Luwin Kwan’s Dajiban Is Making Old Dodge Vans Desirable In America

Drew Manley

  • “Dajiban” is, essentially, the Japanese term for a Dodge van.
  • In Japan, motorcycle racers use these vans to transport their bikes and equipment to the track.
  • These motorcycle racers in Japan started modifying and racing their support vehicle Dodge vans, too.

Daji-what? If you’re a Japanese automotive enthusiast, you’ve likely heard of Dajiban. If you haven’t, I’ll briefly elaborate. In Japan, older Dodge Ram vans have developed a cult-like following among enthusiasts. Much like other iconic American vehicles, the Dodge van has become quite desirable in Japan. Within this group of enthusiasts are motorcycle racers who use these Dodge vans to transport their race bikes, equipment, tools, etc., to and from the track. At some point, they started equipping their transport vehicles with racing parts and actually racing the vans against each other (only in Japan). Be it for lap times or to carry out a steady drift, the Dajiban was officially born.

The subject of today’s article is the invasion of this American van trend, modified for racing by taking cues from Japanese culture, now finding its way onto American soil. It all starts with Luwin Kwan scouring the Internet as an automotive enthusiast looking for his next project, but what he’s created is much more than that.


Adding to what we mentioned in our introduction, Alexi of the Noriyaro YouTube channel introduced the niche-mainstream world to Dajibans back in 2016, and everything changed. Much like us, Luwin found himself enamored with the Dajiban style and knew he wanted to create his version.

“It all sounded so crazy at first — a full-size Dodge Ram van built up in a sporty not-quite-hot-rod style, but when I saw photos and videos of it, it looked so proper. I scoured the Internet and social media for more builds and noticed that it really hadn’t been done in the States. There were forum posts and articles about it here and there, and people knew about them but hadn’t really taken one and modified it in that style. So I figured I’d give it a go,” says Luwin Kwan.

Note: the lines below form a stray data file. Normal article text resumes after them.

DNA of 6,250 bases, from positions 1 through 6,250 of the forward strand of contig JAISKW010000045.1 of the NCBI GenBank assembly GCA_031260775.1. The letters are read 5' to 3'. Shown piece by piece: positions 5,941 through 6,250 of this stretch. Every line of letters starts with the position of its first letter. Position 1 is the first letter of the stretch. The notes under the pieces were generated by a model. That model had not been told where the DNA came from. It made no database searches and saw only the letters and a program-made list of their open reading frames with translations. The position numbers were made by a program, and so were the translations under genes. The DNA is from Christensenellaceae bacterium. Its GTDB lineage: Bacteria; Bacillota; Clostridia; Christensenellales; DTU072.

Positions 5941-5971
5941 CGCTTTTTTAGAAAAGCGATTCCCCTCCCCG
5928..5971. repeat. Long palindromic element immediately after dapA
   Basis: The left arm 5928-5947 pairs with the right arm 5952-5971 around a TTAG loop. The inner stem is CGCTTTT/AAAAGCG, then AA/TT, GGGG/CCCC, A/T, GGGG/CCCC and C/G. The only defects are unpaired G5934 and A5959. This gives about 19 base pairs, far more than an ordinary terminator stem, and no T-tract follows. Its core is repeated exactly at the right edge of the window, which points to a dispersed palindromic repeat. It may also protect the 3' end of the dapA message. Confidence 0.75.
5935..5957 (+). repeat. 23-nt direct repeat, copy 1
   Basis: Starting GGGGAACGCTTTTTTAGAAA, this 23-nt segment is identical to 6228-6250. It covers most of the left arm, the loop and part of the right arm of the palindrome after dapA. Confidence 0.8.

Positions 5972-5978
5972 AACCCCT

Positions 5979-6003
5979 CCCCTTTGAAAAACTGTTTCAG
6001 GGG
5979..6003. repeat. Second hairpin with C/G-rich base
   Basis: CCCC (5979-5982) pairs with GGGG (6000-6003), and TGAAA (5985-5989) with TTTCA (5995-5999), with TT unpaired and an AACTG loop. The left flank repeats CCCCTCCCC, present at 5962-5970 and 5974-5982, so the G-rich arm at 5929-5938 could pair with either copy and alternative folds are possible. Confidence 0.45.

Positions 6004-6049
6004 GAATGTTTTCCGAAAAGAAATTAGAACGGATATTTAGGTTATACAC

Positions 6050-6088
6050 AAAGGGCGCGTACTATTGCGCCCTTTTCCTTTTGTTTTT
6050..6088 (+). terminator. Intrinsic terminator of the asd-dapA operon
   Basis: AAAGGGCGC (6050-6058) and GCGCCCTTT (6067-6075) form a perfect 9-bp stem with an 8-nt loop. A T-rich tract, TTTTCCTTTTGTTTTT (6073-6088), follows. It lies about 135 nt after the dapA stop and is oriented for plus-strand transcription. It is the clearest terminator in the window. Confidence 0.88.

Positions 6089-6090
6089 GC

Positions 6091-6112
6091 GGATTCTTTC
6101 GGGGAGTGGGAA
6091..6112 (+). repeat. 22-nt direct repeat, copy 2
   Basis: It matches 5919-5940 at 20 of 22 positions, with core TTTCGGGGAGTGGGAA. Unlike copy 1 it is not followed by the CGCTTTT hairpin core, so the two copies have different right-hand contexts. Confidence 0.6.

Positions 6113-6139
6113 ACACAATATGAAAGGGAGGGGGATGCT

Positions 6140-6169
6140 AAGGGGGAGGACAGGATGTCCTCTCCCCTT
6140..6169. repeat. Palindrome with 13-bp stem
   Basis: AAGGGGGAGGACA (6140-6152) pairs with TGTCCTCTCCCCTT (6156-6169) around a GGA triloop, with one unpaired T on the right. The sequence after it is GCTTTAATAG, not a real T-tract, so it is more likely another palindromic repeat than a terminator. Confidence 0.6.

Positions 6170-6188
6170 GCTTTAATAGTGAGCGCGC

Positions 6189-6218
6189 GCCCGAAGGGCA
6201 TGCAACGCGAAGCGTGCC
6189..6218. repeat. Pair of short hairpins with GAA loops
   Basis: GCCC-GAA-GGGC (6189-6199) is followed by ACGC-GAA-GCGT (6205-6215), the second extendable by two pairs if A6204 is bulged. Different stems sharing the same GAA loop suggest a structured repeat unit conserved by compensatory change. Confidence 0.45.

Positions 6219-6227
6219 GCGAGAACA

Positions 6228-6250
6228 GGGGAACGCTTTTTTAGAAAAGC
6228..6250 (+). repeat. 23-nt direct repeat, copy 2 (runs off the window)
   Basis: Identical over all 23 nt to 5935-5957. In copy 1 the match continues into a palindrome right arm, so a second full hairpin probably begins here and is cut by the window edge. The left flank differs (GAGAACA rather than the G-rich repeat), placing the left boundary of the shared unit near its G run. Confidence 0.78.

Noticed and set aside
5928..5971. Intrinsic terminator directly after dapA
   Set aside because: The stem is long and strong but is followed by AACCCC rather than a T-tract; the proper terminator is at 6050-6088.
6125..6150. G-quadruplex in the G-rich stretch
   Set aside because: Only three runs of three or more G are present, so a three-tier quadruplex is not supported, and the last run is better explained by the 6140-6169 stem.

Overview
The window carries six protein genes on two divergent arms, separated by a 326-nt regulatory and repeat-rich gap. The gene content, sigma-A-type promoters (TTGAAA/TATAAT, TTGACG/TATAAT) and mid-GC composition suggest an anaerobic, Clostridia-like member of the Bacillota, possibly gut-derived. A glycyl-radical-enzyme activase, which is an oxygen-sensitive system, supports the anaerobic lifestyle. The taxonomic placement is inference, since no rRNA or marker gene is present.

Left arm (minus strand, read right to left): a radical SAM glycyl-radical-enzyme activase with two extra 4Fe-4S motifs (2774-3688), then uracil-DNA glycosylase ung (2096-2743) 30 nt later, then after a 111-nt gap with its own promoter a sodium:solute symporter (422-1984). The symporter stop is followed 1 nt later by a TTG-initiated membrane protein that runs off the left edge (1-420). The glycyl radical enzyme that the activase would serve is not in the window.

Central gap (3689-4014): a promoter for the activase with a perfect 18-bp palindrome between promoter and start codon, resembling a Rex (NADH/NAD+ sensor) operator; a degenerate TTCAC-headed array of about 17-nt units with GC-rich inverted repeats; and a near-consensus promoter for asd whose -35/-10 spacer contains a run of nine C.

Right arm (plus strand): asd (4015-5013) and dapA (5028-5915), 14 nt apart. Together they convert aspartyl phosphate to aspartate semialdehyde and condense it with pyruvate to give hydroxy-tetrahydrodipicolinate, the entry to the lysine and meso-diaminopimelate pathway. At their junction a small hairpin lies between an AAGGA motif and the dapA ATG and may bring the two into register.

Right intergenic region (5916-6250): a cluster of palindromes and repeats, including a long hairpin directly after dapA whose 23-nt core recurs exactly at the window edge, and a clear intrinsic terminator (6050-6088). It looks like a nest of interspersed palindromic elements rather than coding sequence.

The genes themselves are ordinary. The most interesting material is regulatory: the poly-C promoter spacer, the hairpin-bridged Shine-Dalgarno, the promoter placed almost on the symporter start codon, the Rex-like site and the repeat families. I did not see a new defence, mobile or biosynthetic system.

Let’s take it back about two years ago, to a time when Luwin had already been casually browsing Craigslist for almost a year, looking for his van project. As with any vehicle trend or style, following certain purist aspects is crucial to the execution. That means you can’t just pick any old Dodge van to transform into a Dajiban because it won’t match the style correctly.

Most of the examples Luwin came across were either work vans that had endured a rough life of job sites or bulky conversion vans with entire camper-life interior and large side windows. He needed an example that previous owners hadn’t put through its paces yet, and after giving himself ample time to find a suitable chassis, it appeared.

“I finally came across this passenger van that was in great condition and went down there the same evening to get it. It was from the original owner, a sweet older lady who had used it to take her art frames to and from art shows/flea markets.”


After a few months of doing maintenance on it, researching, and formulating a game plan for the build, Luwin had his vision ready and began equipping the chassis with various additions akin to its long-lost Japanese Dodge van brethren.